As a Florida native, non-natives tend to
whine open up to me about why they hate Florida, disdainfully referring to my beloved sunshine state as "the foot of the nation" (in which case New Jersey is clearly the armpit). They lament about nearly everything--the suffocating humidity, our lawless pill-pushing governor, and that empty lot nearby that's just begging for a Trader Joe's.
While all of these are valid complaints, there is one gripe with which I would shamefully agree: Florida--despite its sprawling beaches and endless summer--is a strip mall wasteland.
Cruise down any major street in South Florida and after a while, the infinite strips of garish concrete eyesores becomes a complete blur. How many dollar marts, nail salons, and Metro PCS stores does one state really need after all?
On the flip-side, the lower rent that strip malls typically offer makes it possible for more small business owners to hang their hats. As a result, these mortar monstrosities are also home to a myriad of unique stores and incredible restaurants. Often times, if you look closely, you can even find a few hidden gems like the Thai Room in West Palm Beach.
Head down Okeechobee Boulevard, in the opposite direction of West Palm Beach's popular Clematis Street, and you'll arrive at the Lake Pointe Center plaza, a quiet strip mall whose two main attractions are a Walmart grocery store and a kidney dialysis center--until now.
The Thai Room which opened in the plaza in May, is owned an operated by native Thai husband and wife duo, Patty and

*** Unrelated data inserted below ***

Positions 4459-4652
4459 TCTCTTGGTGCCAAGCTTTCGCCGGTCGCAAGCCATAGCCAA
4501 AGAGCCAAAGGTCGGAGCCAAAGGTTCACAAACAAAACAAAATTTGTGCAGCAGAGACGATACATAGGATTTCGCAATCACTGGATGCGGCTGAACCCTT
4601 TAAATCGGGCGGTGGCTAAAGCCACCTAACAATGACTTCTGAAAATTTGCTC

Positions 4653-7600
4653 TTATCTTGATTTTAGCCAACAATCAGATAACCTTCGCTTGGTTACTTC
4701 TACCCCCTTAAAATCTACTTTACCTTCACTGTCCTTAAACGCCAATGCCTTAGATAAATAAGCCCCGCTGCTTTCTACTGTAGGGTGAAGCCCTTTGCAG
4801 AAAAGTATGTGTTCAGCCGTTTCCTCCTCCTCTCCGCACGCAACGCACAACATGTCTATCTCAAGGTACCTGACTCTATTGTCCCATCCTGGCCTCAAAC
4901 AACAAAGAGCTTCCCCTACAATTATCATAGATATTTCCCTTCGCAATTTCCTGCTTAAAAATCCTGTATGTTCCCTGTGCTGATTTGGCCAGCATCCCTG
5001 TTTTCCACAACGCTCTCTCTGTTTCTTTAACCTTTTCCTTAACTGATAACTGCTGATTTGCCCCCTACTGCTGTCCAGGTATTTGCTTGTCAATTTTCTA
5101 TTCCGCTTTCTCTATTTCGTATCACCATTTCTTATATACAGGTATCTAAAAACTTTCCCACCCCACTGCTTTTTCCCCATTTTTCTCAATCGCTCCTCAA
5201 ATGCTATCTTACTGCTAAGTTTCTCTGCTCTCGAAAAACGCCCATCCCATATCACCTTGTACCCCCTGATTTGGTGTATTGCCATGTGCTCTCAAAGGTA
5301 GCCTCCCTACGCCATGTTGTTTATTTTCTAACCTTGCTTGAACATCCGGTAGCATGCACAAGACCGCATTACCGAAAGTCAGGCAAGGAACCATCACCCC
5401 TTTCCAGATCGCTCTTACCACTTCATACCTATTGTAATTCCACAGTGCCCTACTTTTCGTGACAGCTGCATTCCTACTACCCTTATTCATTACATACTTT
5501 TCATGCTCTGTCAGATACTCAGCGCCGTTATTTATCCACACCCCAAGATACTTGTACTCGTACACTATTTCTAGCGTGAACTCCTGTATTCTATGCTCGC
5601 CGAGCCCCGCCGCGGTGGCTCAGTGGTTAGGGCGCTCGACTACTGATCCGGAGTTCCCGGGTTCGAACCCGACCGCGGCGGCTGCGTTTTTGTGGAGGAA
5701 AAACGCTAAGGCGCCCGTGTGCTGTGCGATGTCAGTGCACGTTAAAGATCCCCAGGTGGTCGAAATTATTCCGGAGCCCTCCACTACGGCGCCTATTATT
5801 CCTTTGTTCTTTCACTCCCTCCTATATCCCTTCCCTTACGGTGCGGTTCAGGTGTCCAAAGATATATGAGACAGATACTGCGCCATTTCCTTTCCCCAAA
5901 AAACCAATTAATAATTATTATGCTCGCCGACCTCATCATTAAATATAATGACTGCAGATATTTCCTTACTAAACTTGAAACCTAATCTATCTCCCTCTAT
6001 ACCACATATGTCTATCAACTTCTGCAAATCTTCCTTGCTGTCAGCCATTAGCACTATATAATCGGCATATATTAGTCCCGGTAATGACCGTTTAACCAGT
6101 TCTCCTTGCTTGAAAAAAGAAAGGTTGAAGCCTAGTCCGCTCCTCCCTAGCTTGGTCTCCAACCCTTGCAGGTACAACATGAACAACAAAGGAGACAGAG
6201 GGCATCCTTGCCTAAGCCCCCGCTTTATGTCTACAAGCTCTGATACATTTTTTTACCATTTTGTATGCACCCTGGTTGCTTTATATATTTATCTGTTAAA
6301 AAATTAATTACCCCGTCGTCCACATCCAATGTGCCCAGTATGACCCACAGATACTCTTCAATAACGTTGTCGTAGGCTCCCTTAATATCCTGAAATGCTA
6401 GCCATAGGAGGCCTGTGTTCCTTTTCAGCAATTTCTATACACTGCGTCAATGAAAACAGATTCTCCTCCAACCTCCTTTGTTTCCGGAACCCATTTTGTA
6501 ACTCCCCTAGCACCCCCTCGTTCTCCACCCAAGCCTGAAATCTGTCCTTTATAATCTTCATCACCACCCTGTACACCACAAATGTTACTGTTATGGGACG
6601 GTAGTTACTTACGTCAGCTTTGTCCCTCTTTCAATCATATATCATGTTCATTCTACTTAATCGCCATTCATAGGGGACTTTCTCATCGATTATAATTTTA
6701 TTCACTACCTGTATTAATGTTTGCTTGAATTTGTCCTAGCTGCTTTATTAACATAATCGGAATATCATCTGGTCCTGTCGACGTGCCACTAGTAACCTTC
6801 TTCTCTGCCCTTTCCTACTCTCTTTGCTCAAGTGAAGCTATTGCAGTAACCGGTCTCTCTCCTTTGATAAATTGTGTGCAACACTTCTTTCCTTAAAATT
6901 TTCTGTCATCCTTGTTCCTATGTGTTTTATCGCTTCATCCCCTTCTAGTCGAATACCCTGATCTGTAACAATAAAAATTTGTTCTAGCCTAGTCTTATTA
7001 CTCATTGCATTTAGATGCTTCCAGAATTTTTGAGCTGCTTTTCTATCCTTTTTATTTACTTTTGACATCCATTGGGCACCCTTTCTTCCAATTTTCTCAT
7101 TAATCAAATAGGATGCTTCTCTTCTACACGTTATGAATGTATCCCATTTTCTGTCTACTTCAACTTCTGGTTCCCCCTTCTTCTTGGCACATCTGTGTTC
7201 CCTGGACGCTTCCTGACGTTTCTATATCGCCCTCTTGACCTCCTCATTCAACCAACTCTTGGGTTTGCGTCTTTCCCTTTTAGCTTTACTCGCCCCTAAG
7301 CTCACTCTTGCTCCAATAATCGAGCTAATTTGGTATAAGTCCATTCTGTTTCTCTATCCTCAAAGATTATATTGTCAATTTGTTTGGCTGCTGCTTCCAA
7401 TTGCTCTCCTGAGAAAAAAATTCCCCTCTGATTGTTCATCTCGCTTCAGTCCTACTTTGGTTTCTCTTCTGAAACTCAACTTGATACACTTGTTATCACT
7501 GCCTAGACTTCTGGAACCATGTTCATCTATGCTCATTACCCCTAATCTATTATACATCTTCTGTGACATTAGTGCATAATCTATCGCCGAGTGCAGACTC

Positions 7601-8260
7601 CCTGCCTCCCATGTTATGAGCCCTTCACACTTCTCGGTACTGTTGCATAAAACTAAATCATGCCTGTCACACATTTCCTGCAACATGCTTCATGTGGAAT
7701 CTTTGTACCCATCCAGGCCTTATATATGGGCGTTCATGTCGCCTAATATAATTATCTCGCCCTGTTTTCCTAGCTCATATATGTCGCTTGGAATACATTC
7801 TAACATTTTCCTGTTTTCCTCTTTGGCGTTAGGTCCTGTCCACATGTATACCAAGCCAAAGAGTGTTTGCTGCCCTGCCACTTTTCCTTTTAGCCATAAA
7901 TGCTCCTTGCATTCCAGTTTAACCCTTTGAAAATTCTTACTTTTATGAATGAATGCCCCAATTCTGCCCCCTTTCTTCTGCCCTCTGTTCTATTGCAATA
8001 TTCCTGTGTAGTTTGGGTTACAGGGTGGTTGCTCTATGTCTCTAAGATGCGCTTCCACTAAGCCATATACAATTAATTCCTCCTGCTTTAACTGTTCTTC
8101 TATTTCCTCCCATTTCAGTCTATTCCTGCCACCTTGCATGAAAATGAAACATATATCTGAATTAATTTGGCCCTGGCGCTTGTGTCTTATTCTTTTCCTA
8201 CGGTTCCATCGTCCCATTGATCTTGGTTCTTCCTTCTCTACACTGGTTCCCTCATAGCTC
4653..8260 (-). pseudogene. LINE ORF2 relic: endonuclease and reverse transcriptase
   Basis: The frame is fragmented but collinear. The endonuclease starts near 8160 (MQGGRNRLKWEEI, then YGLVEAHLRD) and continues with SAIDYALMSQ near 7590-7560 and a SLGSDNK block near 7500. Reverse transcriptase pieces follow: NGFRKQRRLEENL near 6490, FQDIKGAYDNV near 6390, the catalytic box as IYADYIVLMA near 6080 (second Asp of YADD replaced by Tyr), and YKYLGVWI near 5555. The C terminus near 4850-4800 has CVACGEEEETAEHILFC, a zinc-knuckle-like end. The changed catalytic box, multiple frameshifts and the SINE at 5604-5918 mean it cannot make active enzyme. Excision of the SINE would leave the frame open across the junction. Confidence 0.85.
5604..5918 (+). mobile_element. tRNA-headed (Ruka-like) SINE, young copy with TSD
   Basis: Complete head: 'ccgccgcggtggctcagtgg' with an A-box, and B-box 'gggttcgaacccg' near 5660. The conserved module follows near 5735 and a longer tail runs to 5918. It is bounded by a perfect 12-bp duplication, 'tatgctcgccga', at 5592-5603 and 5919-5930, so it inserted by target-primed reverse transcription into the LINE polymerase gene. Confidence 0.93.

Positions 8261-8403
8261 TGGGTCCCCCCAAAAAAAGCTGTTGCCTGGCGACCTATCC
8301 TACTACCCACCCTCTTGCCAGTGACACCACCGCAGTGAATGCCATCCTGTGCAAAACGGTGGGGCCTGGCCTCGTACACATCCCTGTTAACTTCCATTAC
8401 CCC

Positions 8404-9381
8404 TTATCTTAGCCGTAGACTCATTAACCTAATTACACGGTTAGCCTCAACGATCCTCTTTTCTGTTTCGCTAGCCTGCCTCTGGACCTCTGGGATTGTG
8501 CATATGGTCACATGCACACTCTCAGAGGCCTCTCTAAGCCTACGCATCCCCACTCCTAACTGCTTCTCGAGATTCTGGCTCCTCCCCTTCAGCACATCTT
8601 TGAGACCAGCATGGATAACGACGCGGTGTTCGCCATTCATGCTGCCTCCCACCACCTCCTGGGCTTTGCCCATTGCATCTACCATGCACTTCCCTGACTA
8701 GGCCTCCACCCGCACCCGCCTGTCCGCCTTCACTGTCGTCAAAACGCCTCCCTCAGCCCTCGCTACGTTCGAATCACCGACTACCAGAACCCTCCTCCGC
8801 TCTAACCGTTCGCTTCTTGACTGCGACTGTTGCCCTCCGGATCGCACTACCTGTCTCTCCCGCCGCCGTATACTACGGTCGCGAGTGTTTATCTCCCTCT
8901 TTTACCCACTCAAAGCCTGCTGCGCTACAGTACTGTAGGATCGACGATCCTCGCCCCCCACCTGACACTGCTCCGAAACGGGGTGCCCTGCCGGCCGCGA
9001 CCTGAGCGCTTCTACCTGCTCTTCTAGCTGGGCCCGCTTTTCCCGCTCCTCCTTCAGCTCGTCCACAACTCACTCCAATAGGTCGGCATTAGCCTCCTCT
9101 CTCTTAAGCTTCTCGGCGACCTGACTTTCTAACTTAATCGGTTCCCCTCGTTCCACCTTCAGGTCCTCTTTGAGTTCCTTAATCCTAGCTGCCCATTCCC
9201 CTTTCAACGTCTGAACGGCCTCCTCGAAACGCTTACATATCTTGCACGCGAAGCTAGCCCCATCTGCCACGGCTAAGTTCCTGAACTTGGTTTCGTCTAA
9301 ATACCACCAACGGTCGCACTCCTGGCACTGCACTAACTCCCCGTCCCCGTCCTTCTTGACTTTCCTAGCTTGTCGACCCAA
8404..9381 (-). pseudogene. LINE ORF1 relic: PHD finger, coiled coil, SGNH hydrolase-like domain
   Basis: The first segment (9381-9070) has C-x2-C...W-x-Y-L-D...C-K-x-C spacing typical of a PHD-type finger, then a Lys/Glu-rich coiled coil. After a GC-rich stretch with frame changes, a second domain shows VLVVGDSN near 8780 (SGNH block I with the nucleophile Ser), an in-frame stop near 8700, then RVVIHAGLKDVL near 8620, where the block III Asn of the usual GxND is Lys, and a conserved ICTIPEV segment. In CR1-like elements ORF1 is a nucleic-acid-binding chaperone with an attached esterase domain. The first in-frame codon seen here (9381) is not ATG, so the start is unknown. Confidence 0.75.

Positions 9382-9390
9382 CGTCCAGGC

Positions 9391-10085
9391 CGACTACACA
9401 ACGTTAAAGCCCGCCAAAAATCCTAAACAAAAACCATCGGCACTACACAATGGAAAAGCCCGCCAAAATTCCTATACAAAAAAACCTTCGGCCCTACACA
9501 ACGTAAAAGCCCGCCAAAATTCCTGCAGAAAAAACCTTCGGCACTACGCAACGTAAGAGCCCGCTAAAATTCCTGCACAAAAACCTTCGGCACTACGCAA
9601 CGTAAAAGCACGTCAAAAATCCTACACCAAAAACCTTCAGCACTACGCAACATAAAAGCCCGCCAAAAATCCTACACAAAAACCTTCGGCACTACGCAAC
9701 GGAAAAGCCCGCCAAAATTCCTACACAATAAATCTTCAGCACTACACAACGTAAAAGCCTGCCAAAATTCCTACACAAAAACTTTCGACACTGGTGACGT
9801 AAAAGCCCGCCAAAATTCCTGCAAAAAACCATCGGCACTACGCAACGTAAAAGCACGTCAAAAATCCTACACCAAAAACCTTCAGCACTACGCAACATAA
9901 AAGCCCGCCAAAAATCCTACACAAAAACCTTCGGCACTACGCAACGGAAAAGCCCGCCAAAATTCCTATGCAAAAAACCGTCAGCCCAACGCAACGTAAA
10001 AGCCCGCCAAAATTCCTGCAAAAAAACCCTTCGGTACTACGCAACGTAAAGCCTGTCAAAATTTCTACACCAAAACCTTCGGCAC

Ken Ekkhot. Patricia runs the front of the house and Ken is the restaurant's chef. Over the past two months, the restaurant has gotten a lot of attention thanks to their stand-out Thai food and welcoming staff. It also doesn't hurt that running Thai restaurants seems to run in the family.
Ken's great aunt, Wattana Sumonthee, owns Wattana Thai, arguably one of West Palm Beach's most popular Thai restaurants that has been in business for over twenty years. Both Ken and Patricia worked at Wattana for several years; Ken as a cook and Patty as a server.
Despite his culinary pedigree, Ken isn't planning on riding on his aunt's coattails. This chef has got chops, dishing out some impressive Thai dishes of his own from classic Thai curries and stir fry to savory specials like Lobster Pad Thai. Their carefully
crafted sauces are made from scratch each day by Patty's mother,
Paisanvit. I was invited to stop in and try a few dishes.
Entree's range from $ 13 to $25. I tried the Massaman curry with squid-- sweet potatoes,
avocado, peanuts, onions, tender pieces of squid in Massaman curry
paste blended with coconut milk.The sauce was light yet surprisingly complex.
was impressed with the Lobster Pad Thai that he'd ordered. Not taking his word for it, my fork frequently
strayed from my curry dish, making several trips to his plate throughout the course of the evening.
The restaurant's interior, with its bold red and gold walls, feels
intimate and inviting. Dark wooden benches are neatly lined with silk
pillows made from traditional Thai Khit fabric. The restaurant's over-sized booths, dim
lighting, and traditional Thai music creates a serene environment; exactly what you want after recovering from a proper Thai-food binge.
The Thai Room is open for lunch (weekdays) and dinner: Monday - Friday 11:30 a.m. to 10 p.m.; Saturday and Sunday 5 to 10 p.m.
The Thai Room
6901 Okeechobee Blvd. Unit D-15, West Palm Beach
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